This is always a challenging question to answer. After all, the best way to identify or interpret a scent or smell in general is to actually smell it. However, the fact that patchouli oil is so widely used in the creation of perfumes and deodorants should give you a good indication of how popular the scent is. Patchouli has fixative properties. This means that it is a low-key, long-lasting scent which is often used to increase a perfume’s ability to last once applied.
The best way I can describe the scent is that it has a strong, musky odor reminiscent of fresh soil. However, it is also quite sweet. It generally blends well with lighter, more floral odors such as bergamot, vanilla, cinnamon, orange, lavender and geranium, among others. It’s great for using as a massage oil as well as in your oil burner or diffuser. You can even to inhale it straight out of the container.
Patchouli Essential Oil Benefits For Hair
Patchouli oil has a rich series of chemical compounds that make it very effective for treating your hair and scalp. In fact, the oil is often used in many shampoos. And typically, the same phytochemicals found in the oil feature in the recipes of the hair treatments available in our local supermarket. The benefit of using natural products is that they don’t come with any of the downsides that occur when using chemically enhanced shampoos. And the benefits of patchouli essential oil for hair and scalps are amazing.
Of the phytochemicals, the main active compound found in patchouli oil is a chemical known as ‘patchoulene’. It’s very effective in treating your hair and scalp. The oil also contains a wide variety of sesquiterpenes and naturally occurring terpenes, which help it cut through and balance the sebum oil that your scalp produces. This helps reduce your hair’s oiliness, and it leaves your hair feeling lighter and softer. However, it doesn’t totally strip your hair of its natural oils. This means that it won’t lead to damage, making it suitable for sensitive hair and scalps.
The oil’s antiseptic and antibacterial properties can also help remove any germs or bacteria that may lead to the formation of inflammation or infection on your scalp. This is one of the leading causes of dandruff. By treating the problem from the root and reducing inflammation, you can prevent the creation and gathering of excess skin cells in your hair.
The oil’s natural astringent properties will also help to tighten the pores in your scalp. This will lead to stronger hair follicles and increased blood circulation. Which means that more nutrients and minerals will get to the hair follicles. The oil nourishes your hair from within, as opposed to the superficial treatments that most shampoos employ.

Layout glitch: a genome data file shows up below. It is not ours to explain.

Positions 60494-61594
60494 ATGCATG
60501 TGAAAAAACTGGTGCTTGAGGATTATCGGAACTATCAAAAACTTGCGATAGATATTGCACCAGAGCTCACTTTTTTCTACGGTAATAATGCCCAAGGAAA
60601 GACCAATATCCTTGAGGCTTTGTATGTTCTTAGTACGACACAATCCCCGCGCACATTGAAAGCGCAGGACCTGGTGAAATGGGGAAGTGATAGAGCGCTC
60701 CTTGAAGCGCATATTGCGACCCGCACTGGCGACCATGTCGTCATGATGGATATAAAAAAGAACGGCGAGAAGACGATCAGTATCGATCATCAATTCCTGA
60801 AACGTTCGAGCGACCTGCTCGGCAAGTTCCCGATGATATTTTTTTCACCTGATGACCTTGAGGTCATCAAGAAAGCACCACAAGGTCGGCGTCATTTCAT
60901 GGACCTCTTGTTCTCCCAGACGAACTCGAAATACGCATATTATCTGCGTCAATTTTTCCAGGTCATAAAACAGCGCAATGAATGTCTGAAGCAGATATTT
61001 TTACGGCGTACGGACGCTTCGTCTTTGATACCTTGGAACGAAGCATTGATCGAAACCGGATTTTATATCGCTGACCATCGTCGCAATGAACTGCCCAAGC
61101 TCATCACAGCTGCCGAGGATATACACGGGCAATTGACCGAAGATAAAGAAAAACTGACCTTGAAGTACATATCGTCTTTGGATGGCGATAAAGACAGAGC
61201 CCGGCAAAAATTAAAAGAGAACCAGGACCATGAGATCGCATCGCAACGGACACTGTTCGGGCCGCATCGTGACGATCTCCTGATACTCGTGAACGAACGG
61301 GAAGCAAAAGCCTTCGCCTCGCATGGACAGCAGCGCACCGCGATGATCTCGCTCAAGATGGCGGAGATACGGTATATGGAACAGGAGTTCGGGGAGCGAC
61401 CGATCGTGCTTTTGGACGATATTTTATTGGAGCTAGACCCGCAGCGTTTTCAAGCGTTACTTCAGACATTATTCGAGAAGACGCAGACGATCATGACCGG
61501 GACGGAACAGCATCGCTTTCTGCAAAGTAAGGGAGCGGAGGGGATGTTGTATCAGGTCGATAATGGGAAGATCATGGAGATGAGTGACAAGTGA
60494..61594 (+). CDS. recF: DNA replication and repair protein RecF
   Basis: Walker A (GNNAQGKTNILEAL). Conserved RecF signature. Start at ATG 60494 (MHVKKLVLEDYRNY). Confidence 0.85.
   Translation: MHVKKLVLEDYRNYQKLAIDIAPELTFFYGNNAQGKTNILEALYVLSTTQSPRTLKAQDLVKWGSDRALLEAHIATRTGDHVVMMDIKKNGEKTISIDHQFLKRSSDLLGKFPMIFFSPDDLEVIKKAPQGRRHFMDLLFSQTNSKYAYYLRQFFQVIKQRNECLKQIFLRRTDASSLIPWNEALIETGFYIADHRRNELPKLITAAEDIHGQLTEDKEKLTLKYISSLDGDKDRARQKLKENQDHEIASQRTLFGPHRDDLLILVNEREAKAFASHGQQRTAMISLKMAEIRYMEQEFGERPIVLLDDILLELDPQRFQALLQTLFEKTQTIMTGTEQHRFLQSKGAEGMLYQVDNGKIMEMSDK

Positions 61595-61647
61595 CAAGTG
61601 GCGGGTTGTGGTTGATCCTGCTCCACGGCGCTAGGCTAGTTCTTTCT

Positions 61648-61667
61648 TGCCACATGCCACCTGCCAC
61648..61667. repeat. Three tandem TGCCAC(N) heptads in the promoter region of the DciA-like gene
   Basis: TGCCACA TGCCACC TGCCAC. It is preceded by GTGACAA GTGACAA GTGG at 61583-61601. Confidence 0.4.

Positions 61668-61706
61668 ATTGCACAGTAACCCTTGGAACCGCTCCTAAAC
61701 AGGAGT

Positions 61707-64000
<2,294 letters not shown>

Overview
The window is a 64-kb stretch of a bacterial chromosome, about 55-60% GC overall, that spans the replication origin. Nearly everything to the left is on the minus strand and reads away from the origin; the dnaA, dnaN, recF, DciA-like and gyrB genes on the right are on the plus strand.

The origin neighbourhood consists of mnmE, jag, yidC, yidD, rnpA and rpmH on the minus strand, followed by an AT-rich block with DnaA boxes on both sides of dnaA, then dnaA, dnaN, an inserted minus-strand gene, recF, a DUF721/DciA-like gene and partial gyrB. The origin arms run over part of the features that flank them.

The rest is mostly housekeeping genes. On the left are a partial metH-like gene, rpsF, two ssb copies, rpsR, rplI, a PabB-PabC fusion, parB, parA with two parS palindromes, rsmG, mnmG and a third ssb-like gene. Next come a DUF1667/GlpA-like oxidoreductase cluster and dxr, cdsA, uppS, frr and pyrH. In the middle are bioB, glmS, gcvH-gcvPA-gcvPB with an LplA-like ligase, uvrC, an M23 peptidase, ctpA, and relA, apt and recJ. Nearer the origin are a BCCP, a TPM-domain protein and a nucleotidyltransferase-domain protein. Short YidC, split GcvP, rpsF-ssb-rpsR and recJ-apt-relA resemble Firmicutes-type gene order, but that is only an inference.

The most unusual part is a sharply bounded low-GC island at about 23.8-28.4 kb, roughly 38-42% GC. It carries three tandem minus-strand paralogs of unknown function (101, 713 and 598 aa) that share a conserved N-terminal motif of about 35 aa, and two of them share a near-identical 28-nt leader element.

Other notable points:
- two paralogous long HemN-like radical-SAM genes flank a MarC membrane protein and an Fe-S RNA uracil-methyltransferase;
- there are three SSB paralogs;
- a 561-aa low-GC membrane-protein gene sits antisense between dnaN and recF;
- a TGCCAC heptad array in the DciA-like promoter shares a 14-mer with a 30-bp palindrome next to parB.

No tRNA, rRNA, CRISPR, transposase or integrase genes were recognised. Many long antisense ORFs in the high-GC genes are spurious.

Patchouli Essential Oil Benefits For Skin
The phytochemicals in patchouli oil make it very useful for treating a wide range of skin disorders and issues. The tendency to use patchouli essential oil for skin treatment is due to the large variety of chemical compounds in the oil. They include patchoulene, caryophyllene, and alpha-bulnesene, among others.
The oil has strong natural antiseptic properties, which makes it suitable as a treatment for minor cuts and wounds. You can apply the oil to help prevent infection without drying out your skin or creating any irritation or discoloration. (Which is common with many types of over-the-counter disinfectants.) The oil also has natural astringent qualities, which means that it can help wounds and scars heal faster and better. It does this by tightening the skin tissue and allowing for blood coagulation, thus sealing the wound and stimulating tissue growth.
The oil was used for many years as a treatment for skin disorders such as eczema and psoriasis. It can be quite effective in getting rid of dry, flaky skin. The oil is a great natural moisturizer. It will allow your skin to retain moisture for longer periods of time. And it will relieve signs of inflammation on the surface of your skin. Patchouli oil can also be used in a mixture or by itself as a natural deodorant and insect repellent. It will kill off the bacteria that cause foul odors and keep pesky insects like mosquitoes at bay.
Patchouli Essential Oil Uses Explained